|Publication number||US7970118 B2|
|Application number||US 11/359,719|
|Publication date||Jun 28, 2011|
|Filing date||Feb 22, 2006|
|Priority date||Feb 22, 2006|
|Also published as||CA2578498A1, CA2578498C, EP1826999A1, US20070206769|
|Publication number||11359719, 359719, US 7970118 B2, US 7970118B2, US-B2-7970118, US7970118 B2, US7970118B2|
|Inventors||James E. O'Dell, III|
|Original Assignee||Accenture Global Services Limited|
|Export Citation||BiBTeX, EndNote, RefMan|
|Patent Citations (15), Non-Patent Citations (2), Referenced by (4), Classifications (5), Legal Events (5)|
|External Links: USPTO, USPTO Assignment, Espacenet|
1. Field of Invention
The present invention relates to the field of call routing systems, and more particularly prioritizing the routing of calls to call center agents.
2. Description of Related Art
Call routing systems are used by companies that maintain customer service centers to route customer calls among different service centers. These call routing systems interface with customers in several different ways, perhaps the oldest being an Interactive Voice Response (“IVR”) system that allows a customer to use a telephone keypad or voice commands to receive self service access to information from a company's customer service center without assistance from a live company representative. As part of the IVR system, the customer is provided an option to speak with a live call center agent, and when such a request is made, it is necessary for the IVR system to route the pending call to a specific call center, which in turn distributes the routed call to a specific live customer service agent.
While an IVR system can provide significant cost savings to a company for providing basic information generally requested by its customers, questions or other complex information necessitating a customer to speak with a live agent requires separate call center facilities. To minimize costs, a company may outsource the administration and maintenance of these call center facilities, and, consequently, these services might be provided by several vendors. These relationships between the company and call center vendors might be governed by unique service agreements. Because of the existence of multiple vendors servicing a single company's customer service center it is necessary to route calls querying a live call center agent to an individual call center based on criteria that considers these unique service agreements.
To date, the prior art's solution to such call routing is using call routing software accessed by the IVR when a customer indicates through an appropriate command to speak with a live call center agent. Present software, including products marketed by Genesys, Cisco, and Avaya, establishes call routing through the collection and comparison of performance-based metrics for each call center. These performance-based metrics include service time per call, handling time per call, and average time to answer. The routing software collects such information, compares it for each call center, and then routes the call to the call center determined to be operating most effectively. Present software also includes reporting capabilities that detail information regarding the call delivery to the call center.
Such prior art relating to call routing that bases the routing decision only on real-time performance-based metrics is most useful for routing calls among a company's call centers that are all operated by the same vendor. Cost considerations are not at issue at the local call center level because costs can be addressed globally with the vendor. The limitations of the prior art become apparent when applied in a situation in which the call centers are operated by separate vendors. There, use of the prior art software still permits selection of a call center through use of performance-based metrics, but it does not account for routing among different vendors using criteria based upon the agreements between the company and call center vendors in addition to performance-based metrics. An improvement of the prior art would provide for a routing function among several call centers, operated by separate vendors, for a customer call based on both performance-based and subjective criteria. A further improvement for routing a call based upon subjective criteria would be consideration given to service agreement criteria defined in the service agreements between a call center vendor and the company employing the call routing system.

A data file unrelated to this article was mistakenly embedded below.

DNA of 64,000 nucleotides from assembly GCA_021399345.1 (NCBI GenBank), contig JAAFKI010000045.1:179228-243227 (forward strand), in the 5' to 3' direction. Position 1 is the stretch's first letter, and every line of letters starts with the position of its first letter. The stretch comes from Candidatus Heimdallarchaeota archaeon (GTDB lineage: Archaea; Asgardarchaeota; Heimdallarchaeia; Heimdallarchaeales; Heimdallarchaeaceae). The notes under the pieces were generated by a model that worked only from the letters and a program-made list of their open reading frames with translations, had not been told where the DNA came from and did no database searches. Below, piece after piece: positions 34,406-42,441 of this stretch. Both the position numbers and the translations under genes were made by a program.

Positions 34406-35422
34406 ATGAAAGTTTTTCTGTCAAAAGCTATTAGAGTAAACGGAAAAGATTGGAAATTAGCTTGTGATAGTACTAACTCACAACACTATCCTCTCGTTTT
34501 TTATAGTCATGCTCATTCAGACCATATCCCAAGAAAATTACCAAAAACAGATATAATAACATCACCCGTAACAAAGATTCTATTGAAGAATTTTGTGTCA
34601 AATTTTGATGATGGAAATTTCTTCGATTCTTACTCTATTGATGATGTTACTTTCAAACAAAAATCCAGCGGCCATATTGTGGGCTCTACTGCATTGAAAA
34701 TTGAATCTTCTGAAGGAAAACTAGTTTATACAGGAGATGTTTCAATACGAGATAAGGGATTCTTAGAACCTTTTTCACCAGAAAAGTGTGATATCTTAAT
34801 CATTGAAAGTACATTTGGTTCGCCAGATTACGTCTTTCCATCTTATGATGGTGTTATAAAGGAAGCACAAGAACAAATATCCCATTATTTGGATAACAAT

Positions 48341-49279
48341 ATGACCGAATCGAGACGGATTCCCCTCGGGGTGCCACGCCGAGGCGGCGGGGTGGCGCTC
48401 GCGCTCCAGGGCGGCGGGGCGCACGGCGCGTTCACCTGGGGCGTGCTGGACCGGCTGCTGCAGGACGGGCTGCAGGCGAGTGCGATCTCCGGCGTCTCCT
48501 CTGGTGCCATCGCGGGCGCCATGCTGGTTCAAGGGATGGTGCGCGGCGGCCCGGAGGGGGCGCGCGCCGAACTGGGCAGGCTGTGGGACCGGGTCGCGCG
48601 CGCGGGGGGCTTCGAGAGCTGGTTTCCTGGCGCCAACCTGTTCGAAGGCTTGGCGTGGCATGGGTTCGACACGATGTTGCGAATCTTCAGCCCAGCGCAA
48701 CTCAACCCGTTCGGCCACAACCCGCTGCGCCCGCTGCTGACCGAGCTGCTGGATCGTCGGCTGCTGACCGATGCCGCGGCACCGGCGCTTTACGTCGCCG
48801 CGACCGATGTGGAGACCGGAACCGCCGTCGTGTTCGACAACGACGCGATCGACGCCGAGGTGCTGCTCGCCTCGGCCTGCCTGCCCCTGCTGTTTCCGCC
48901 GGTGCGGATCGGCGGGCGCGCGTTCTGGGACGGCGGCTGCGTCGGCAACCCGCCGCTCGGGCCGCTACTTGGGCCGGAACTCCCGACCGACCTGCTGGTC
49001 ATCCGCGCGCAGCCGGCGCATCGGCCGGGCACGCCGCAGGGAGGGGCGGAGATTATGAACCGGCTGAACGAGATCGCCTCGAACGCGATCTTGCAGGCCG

According to one aspect of the invention, the invention determines to which call center a customer's call preferably should to be routed, by receiving Automated Call Distribution (“ACD”) data from a plurality of call centers and compiling non-ACD data. A routing request for routing a customer call is received from the call routing system. The routing module evaluates the ACD data and non-ACD data to select a target call center from the plurality of call centers that service the call routing system. A target call center is selected, based upon this evaluation, and a routing command is returned to the call routing system. The call routing system then forwards the call to the selected target call center.
According to another aspect of the invention, when the routing module evaluates each call center, the ACD and non-ACD data are normalized and multiplied by a priority weighting value designated by the user, the sum of such values compiled to be a call center's priority score. The priority scores of all call centers are compared, and the call center with the highest priority score is designated the target call center.
According to another aspect of the invention, ACD data weighting values, non-ACD data weighting values, and non-ACD data are entered and/or adjusted by the user of the router module at an interval as determined by the user.
In the following detailed description of the preferred embodiments of the invention, reference is made to the accompanying drawings in which it is demonstrated by way of illustration specific embodiments in which the invention may be practiced. It is to be understood that other embodiments may be used and structural changes can be made without departing from the scope of the present invention. It should be recognized that an IVR system is one of several customer interface technologies that can benefit from the present invention's call routing technologies. With the advancement of technology, other customer interfaces are available that ultimately place a customer in connection with a customer service agent, and thus such interfaces must also use call routing technologies to route inquiries to the call center operating most effectively. Such other customer interfaces include “live online help” available at some company websites or “call me” functions by which an online customer may indicate her wish to be called by a contact center representative. Both functions would use call routing technologies to route such customer inquires to the appropriate contact center.